Sen. Trey Stewart, R-Presque Isle, watches the vote tally as a member of the House of Representatives at the State House in Augusta on August 26, 2019. Credit: Troy R. Bennett / BDN

AUGUSTA, Maine — Only three Senate Republicans were needed to approve a heating package including $450 relief checks for most Mainers. Gov. Janet Mills had announced a deal with legislative leaders. Democrats and most House Republicans backed it.

But Republicans in the upper chamber were obstinate, insisting on a public hearing. They got it on Wednesday, and their leader then joined a unanimous vote for the same bill.

The brinkmanship was about more than just aid. After Democrats won a third straight term in control of Augusta, allies of Senate Minority Leader Trey Stewart, R-Presque Isle, say his aggressive line was also about letting Mills know that Republicans plan on checking her and that it was worth a delay in aid even though they ended up winning no changes.

“I would expect that any time the governor asks us to spend money, we would always take it through the process, and we would never be a rubber stamp,” said Assistant Senate Minority Leader Lisa Keim, R-Dixfield.

Stewart questioned budget commissioner Kirsten Figueroa about why the governor’s bill took money from programs that help older Mainers and those with disabilities. The holes will be filled by increased federal funds, but Senate Republicans and some who testified on the measure saw it as another example of the state not prioritizing those services.

Watching from afar, University of Maine at Farmington political scientist Jim Melcher was struck that 28-year-old Stewart was willing to take an immediate stand against Mills. He called the young leader’s specific criticisms of the bill in public politically smart.

“I think some of what we saw was the Senate Republican putting down a mark saying ‘we’re not going to have the votes to stop everything, but we want to be consulted,’” Melcher said.

The stance came with some political risk. For one, most House Republicans had already calculated that their concerns with the bill should not be enough to delay aid. Minority Leader Billy Bob Faulkingham said shortly after the Senate vote that his caucus had “done our part.”

“We’ve come together to compromise for the Maine people,” Faulkingham said at the hearing. “That compromise has come to a conclusion, and it’s time to move on from this.”

Another one of the bill’s backers, Rep. Jack Ducharme, R-Madison, who sat on the committee, felt the hearing clarified important questions about how the programs were being funded. Only 16 House Republicans voted against the bill, including Rep. Laurel Libby of Auburn who called the hearing “political theater” to rubber-stamp a measure with no long-term solutions.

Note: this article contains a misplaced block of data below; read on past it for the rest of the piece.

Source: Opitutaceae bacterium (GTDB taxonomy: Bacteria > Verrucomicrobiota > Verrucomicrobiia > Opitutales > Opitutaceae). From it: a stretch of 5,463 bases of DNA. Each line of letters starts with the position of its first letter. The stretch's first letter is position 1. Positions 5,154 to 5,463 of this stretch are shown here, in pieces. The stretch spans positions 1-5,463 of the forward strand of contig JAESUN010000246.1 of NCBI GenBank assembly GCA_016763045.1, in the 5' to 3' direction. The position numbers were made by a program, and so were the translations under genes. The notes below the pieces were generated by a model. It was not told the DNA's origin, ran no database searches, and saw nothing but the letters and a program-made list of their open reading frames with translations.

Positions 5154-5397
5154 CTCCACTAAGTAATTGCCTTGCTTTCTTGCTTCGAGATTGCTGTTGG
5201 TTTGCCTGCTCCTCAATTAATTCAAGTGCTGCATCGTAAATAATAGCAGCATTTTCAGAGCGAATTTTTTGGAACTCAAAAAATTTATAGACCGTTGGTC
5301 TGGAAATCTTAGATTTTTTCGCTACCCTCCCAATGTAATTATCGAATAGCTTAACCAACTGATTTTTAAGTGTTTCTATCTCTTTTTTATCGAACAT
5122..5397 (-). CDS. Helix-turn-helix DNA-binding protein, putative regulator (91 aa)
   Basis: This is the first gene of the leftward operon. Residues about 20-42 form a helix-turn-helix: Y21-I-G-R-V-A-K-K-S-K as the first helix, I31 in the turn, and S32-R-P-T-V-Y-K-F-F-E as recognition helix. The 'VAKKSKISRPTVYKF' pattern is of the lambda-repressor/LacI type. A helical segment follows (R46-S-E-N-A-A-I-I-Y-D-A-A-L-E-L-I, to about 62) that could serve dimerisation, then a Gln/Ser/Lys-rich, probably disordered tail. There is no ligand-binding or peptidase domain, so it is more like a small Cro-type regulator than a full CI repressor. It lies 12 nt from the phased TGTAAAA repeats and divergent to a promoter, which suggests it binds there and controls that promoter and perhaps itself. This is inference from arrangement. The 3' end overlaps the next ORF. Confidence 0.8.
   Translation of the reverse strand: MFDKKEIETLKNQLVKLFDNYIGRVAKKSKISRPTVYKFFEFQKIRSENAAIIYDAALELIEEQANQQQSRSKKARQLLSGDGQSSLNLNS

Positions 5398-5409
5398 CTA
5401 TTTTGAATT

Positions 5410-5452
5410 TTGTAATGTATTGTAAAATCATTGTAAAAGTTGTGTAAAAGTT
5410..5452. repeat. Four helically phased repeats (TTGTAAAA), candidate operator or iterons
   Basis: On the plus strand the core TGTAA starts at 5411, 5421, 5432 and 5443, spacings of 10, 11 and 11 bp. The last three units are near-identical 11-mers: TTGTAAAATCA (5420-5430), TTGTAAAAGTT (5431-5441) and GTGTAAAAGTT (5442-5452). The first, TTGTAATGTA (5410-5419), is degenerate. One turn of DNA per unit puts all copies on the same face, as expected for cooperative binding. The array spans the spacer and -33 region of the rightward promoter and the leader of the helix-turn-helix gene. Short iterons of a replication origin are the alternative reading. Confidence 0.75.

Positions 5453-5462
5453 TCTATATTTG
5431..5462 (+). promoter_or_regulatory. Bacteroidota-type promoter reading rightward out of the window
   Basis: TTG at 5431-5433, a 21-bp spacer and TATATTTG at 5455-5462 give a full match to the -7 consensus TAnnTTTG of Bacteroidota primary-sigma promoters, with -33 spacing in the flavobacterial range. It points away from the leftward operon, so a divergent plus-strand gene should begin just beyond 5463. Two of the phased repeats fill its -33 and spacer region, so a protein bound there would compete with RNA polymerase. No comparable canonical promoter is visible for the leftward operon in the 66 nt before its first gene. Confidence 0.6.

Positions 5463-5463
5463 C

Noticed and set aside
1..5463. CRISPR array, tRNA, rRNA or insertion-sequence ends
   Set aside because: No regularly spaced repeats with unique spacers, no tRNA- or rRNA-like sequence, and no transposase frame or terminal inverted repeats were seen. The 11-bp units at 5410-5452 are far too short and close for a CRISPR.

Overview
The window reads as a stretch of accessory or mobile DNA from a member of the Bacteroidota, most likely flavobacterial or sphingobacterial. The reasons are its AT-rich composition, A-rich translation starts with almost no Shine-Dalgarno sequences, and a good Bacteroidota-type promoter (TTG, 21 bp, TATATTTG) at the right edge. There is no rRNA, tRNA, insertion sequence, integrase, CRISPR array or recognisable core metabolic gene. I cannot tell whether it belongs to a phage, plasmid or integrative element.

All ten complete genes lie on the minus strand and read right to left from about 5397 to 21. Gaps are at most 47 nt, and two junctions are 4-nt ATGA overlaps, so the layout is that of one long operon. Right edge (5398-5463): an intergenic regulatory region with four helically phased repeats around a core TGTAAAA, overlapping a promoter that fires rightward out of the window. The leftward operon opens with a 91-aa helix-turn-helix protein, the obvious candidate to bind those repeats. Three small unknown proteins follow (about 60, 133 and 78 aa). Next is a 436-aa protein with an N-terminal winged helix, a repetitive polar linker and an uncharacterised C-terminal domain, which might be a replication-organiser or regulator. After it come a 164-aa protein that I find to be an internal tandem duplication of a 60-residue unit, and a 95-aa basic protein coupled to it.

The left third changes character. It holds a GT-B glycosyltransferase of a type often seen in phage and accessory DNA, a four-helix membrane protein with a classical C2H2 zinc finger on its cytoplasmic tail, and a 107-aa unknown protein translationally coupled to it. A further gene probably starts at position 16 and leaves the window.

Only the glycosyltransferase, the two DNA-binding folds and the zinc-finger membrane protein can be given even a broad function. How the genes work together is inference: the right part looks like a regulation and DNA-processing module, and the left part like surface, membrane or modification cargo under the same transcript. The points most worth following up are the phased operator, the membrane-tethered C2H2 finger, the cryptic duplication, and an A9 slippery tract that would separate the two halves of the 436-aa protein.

Democrats also blasted Stewart and Senate Republicans for the delay, leading to a spat between the leader and governor. He said Mills lied by saying there was a deal before the vote, while her office said that group of Republicans did not want to engage on the matter.

Now that the measure is on track, those in the majority party are holding fire despite some frustration. Senate President Troy Jackson, D-Allagash, noted at the hearing that there were items he did not like in the bill, but it was about prioritizing aid. His office did not respond to a request for comment on the process.

“Public participation in state legislation is an important part of the legislative process,” said Rep. Lydia Crafts, D-Newcastle. “I also think emergencies warrant strong leadership and [the House] didn’t let partisan politics get in the way and put our most vulnerable residents in the middle of political negotiations.”

It was unprecedented for lawmakers to vote on a massive spending bill on swearing-in day, noted Nick Murray, a policy analyst for the conservative Maine Policy Institute. He called Mills’ decision to push the vote an early test of the new Legislature and said the delay was worth it.

“We need a sincere change in direction in how this state structures its finances,” Murray said.

Representing northern Maine, Stewart said in late November that his focus was making sure people didn’t “freeze to death.” In a statement, Stewart said the hearing had done “exactly what it was intended” to do, highlighting funding issues in crucial programs.

“Our caucus will be holding the administration’s feet to the fire in the upcoming budget process to ensure that we actually are prioritizing these people,” Stewart said.